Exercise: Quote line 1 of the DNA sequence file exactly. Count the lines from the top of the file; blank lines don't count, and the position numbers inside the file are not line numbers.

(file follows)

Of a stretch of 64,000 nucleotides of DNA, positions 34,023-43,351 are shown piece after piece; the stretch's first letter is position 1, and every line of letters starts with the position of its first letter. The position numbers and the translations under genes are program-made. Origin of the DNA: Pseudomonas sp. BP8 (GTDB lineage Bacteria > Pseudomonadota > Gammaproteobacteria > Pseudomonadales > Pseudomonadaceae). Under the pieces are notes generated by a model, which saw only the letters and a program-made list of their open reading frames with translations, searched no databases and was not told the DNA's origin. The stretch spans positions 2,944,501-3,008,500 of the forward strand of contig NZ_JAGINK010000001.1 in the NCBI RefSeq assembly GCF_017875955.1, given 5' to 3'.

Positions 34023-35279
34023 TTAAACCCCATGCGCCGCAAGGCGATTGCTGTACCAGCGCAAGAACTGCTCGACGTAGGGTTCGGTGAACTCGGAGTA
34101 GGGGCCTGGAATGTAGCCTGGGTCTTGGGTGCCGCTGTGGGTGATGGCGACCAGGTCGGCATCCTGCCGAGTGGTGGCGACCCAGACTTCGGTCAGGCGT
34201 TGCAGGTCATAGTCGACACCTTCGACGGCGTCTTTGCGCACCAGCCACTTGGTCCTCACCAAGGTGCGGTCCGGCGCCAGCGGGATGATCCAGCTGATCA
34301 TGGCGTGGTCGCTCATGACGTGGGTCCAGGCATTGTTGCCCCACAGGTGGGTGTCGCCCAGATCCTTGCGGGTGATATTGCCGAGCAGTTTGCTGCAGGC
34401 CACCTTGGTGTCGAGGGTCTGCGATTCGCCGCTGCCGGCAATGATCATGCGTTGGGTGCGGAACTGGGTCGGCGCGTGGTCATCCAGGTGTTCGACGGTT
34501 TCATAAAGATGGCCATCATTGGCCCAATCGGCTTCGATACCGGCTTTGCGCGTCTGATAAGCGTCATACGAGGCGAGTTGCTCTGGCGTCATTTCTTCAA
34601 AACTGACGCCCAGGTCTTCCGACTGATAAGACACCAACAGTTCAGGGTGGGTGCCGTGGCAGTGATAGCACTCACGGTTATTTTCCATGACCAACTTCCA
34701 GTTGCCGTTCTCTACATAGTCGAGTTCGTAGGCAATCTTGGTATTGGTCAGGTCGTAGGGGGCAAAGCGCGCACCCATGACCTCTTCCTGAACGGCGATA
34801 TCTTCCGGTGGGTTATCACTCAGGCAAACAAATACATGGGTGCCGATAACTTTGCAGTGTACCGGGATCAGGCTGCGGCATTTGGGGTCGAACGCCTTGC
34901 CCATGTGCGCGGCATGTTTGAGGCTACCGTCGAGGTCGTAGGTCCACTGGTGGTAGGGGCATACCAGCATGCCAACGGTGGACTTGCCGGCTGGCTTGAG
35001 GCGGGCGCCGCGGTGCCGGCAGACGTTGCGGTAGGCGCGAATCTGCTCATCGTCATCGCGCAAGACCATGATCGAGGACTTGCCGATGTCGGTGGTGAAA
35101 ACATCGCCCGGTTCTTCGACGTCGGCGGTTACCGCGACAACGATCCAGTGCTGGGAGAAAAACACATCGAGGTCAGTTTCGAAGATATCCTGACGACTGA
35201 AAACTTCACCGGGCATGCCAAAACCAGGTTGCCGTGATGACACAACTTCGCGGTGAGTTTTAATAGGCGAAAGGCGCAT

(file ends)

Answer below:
Of a stretch of 64,000 nucleotides of DNA, positions 34,023-43,351 are shown piece after piece; the stretch's first letter is position 1, and every line of letters starts with the position of its first letter. The position numbers and the translations under genes are program-made. Origin of the DNA: Pseudomonas sp. BP8 (GTDB lineage Bacteria > Pseudomonadota > Gammaproteobacteria > Pseudomonadales > Pseudomonadaceae). Under the pieces are notes generated by a model, which saw only the letters and a program-made list of their open reading frames with translations, searched no databases and was not told the DNA's origin. The stretch spans positions 2,944,501-3,008,500 of the forward strand of contig NZ_JAGINK010000001.1 in the NCBI RefSeq assembly GCF_017875955.1, given 5' to 3'.